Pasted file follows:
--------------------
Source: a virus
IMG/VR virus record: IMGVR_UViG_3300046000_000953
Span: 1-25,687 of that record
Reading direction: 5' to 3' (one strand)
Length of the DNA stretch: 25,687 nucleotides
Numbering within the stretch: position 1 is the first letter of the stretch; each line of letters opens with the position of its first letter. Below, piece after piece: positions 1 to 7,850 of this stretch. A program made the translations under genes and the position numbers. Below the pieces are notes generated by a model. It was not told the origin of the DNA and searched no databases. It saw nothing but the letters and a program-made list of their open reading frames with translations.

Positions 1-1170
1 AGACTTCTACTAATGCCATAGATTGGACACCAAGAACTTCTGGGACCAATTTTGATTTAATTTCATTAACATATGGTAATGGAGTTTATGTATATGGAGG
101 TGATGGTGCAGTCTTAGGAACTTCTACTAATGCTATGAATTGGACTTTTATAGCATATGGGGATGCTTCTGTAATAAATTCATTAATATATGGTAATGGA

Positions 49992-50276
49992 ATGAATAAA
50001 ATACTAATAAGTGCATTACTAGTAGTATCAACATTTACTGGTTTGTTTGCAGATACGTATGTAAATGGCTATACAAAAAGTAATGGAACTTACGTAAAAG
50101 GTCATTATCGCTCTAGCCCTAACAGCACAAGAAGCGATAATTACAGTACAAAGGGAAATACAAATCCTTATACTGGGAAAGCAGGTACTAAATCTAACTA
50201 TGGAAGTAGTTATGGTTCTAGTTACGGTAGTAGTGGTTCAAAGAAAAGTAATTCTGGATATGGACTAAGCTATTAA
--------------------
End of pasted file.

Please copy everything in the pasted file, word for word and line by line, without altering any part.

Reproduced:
Source: a virus
IMG/VR virus record: IMGVR_UViG_3300046000_000953
Span: 1-25,687 of that record
Reading direction: 5' to 3' (one strand)
Length of the DNA stretch: 25,687 nucleotides
Numbering within the stretch: position 1 is the first letter of the stretch; each line of letters opens with the position of its first letter. Below, piece after piece: positions 1 to 7,850 of this stretch. A program made the translations under genes and the position numbers. Below the pieces are notes generated by a model. It was not told the origin of the DNA and searched no databases. It saw nothing but the letters and a program-made list of their open reading frames with translations.

Positions 1-1170
1 AGACTTCTACTAATGCCATAGATTGGACACCAAGAACTTCTGGGACCAATTTTGATTTAATTTCATTAACATATGGTAATGGAGTTTATGTATATGGAGG
101 TGATGGTGCAGTCTTAGGAACTTCTACTAATGCTATGAATTGGACTTTTATAGCATATGGGGATGCTTCTGTAATAAATTCATTAATATATGGTAATGGA

Positions 49992-50276
49992 ATGAATAAA
50001 ATACTAATAAGTGCATTACTAGTAGTATCAACATTTACTGGTTTGTTTGCAGATACGTATGTAAATGGCTATACAAAAAGTAATGGAACTTACGTAAAAG
50101 GTCATTATCGCTCTAGCCCTAACAGCACAAGAAGCGATAATTACAGTACAAAGGGAAATACAAATCCTTATACTGGGAAAGCAGGTACTAAATCTAACTA
50201 TGGAAGTAGTTATGGTTCTAGTTACGGTAGTAGTGGTTCAAAGAAAAGTAATTCTGGATATGGACTAAGCTATTAA